It’s a new year, and with it comes a new outlook for the organizers of the Sedona International Film Festival. That’s because 2017 is a year they’d rather forget.

“It was one of the most challenging years and most rewarding years all at the same time,” SIFF Executive Director Patrick Schweiss said. “At times, it seemed like the end of the world. But, we wrapped our heads around it, worked together and decided on a plan. The outpouring of love, gratitude and appreciation was overwhelming. It’s very humbling to know how much the community cares about us and doesn’t want to see us go away.”

Any time a person is elected or appointed to a governing board, their attendance at meetings is a high priority.

So it came as no surprise that that was a sticking point for the Sedona City Council on Jan. 9, when discussing proposed changes to the
Planning and Zoning Commission’s operating rules and procedures.

Council discussed the proposed changes and gave direction to staff on what it would like to see added or omitted. But there was no consensus on the number of unexcused meetings a commissioner could miss before he or she may be removed.

It can be difficult for city officials to know what its residents think about their town and how it’s run. The vocal minority on any given issue is usually the voice that’s heard the most.

That’s where a survey can even the playing field.

Recently, 505 Sedona residents answered an array of questions as part of the National Citizen Survey, which focused on the livability of Sedona. A survey report states that the phrase “livable community” is used to evoke a place that is not simply habitable, but that is desirable. It’s not only where people live, but where they want to live.

For more than 20 years, the practice of operating shortterm rentals within the Sedona city limits was against city code.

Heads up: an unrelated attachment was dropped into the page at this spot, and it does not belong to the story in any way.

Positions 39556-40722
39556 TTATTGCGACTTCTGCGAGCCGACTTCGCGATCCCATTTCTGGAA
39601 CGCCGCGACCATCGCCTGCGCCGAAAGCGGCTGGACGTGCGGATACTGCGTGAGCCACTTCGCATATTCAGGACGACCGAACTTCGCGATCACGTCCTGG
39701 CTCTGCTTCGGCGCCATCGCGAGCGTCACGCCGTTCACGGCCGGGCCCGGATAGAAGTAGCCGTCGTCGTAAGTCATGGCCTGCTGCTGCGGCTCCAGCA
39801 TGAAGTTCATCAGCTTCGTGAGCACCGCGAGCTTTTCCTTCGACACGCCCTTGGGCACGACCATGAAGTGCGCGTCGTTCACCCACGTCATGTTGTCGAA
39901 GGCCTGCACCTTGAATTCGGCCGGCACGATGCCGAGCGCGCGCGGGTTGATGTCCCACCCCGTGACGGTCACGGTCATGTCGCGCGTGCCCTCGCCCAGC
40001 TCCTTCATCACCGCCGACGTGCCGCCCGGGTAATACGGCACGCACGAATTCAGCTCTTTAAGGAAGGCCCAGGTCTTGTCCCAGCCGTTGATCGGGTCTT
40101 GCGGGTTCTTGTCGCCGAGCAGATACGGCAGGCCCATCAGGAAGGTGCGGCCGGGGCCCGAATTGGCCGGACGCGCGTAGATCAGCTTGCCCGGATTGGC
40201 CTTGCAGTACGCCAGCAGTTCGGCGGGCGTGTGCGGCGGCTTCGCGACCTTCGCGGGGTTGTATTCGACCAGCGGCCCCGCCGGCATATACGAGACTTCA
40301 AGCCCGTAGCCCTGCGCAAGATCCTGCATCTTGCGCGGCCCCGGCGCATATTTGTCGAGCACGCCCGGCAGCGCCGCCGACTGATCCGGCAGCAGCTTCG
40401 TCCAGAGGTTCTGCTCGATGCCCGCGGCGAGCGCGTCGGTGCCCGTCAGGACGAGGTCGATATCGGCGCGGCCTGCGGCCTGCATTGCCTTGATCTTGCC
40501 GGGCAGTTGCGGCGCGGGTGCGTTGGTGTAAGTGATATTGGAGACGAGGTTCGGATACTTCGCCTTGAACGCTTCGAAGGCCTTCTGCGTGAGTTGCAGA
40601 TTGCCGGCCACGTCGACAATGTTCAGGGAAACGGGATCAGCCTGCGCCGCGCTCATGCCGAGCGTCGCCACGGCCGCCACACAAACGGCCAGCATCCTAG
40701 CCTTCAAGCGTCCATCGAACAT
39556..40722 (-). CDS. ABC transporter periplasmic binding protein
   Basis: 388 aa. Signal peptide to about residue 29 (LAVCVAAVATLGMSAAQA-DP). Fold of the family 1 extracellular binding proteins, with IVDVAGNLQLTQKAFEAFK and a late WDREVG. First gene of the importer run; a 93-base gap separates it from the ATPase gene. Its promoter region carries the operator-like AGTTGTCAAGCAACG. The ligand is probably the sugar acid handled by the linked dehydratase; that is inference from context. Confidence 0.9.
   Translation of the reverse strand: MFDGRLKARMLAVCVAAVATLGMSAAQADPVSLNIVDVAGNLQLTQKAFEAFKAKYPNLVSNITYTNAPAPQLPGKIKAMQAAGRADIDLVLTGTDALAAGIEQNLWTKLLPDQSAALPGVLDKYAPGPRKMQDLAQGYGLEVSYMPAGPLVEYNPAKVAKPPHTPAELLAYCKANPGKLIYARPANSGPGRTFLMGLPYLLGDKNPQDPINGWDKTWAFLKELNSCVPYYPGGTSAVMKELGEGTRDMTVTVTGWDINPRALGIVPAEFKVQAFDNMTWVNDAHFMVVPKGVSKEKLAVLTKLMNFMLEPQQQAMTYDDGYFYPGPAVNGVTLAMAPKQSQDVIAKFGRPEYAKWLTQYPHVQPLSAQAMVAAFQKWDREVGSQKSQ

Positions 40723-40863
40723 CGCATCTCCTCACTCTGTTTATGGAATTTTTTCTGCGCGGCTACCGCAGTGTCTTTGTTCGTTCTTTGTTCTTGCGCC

That all changed just over a year ago when Gov. Doug Ducey signed Senate Bill 1350, which allows short-term rentals throughout the state. While it had been going on here for years, the bill officially made it legal on Jan. 1, 2017.

Soon, those making purchases in Sedona will see a slightly higher amount on their bill. But if all goes as planned, it will be for a worthy cause.

On Tuesday, Jan. 9, the Sedona City Council voted 6-1 to approve a new half-cent sales tax. This money will be used to cover an estimated $35 million in traffic mitigation construction over the next decade. However, if the projects are completed before then, council has the right to eliminate the tax.

At times the two-hour meeting between representatives from the Arizona Water Company and residents became heated due to a proposed 1.5 million gallon water tank near the Mystic Hills subdivision.

Around 60 people turned out on Jan. 10, at the Sedona United Methodist Church for the first public meeting to discuss the project since last March. Several of those nearby residents who spoke said they are not opposed to the project, just its location. The tank would be installed on vacant land owned by the company at the intersection of State Route 179 and West Mallard Drive.

“New year, new me” may be a rallying motto to inspire resolutions, but for the Sedona-Oak Creek School District, it’s new year, more of the same.

At its first Governing Board meeting of the year Tuesday, Jan. 9, one of the first orders of business was to vote in a president and vice president for 2018. In unanimous votes, the board re-elected current President Randy Hawley and Vice President Heather Hermen to those posts.

Sedona-Oak Creek School District’s strategic planning committee hit the ground running in its return from the holiday break, with a spate of meetings among subcommittees and a general meeting Tuesday, Jan. 16.

The committee has refocused its strategic planning mission statement, which is now, “To become a leader in K-12 education; to set goals and define strategies that will elevate student success preparing all to successfully live and thrive in our exponentially changing world.”

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